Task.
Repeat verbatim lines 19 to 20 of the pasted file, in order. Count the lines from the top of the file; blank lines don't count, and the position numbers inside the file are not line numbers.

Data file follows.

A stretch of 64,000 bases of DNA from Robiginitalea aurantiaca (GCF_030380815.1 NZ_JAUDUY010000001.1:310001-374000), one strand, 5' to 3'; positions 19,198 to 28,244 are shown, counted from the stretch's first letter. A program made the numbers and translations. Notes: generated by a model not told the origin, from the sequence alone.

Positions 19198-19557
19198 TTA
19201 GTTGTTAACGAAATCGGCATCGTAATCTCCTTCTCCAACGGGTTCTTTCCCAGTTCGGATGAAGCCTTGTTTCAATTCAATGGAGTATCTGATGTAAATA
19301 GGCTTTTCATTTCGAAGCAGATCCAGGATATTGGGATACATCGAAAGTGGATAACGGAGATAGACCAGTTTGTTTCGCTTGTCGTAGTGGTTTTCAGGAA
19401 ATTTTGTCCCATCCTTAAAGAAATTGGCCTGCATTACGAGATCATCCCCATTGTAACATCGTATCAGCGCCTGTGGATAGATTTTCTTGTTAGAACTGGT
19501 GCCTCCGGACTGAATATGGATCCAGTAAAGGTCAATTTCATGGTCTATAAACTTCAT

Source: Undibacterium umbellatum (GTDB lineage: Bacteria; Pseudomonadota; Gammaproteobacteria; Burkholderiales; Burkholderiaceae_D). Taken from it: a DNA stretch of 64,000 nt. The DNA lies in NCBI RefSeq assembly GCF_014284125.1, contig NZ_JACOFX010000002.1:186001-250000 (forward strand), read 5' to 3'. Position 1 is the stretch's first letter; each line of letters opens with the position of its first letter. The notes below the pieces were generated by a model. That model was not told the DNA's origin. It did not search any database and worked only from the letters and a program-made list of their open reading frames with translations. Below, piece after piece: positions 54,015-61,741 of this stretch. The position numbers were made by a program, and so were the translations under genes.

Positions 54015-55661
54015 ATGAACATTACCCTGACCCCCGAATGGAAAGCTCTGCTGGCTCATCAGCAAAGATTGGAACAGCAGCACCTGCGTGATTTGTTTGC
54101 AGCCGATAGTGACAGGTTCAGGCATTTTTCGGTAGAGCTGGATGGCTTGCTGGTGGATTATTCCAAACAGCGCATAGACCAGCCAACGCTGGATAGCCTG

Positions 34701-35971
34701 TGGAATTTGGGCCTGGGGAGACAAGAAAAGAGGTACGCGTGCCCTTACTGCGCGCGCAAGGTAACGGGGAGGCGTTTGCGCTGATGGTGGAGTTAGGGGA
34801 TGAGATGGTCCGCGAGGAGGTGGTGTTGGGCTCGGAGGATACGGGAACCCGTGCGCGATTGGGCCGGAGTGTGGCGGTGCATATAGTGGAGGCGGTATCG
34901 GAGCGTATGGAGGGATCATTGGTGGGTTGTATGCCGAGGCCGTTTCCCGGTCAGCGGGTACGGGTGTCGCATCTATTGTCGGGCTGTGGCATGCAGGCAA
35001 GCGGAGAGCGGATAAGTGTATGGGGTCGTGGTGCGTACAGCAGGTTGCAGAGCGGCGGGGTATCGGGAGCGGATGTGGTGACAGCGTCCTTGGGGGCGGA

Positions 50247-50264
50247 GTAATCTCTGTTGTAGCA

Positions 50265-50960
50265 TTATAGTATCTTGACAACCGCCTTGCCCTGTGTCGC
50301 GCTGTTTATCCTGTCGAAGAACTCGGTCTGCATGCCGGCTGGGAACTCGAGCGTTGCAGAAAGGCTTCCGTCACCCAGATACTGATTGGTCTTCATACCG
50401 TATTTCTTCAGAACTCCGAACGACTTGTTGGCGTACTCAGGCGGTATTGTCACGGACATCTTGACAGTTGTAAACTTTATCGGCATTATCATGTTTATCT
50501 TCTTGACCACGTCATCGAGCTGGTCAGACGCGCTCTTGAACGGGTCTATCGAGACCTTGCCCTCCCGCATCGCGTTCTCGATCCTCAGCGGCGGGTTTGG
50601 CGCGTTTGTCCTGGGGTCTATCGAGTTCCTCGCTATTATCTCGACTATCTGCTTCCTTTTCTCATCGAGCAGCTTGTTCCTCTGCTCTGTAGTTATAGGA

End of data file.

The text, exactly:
Positions 50265-50960
50265 TTATAGTATCTTGACAACCGCCTTGCCCTGTGTCGC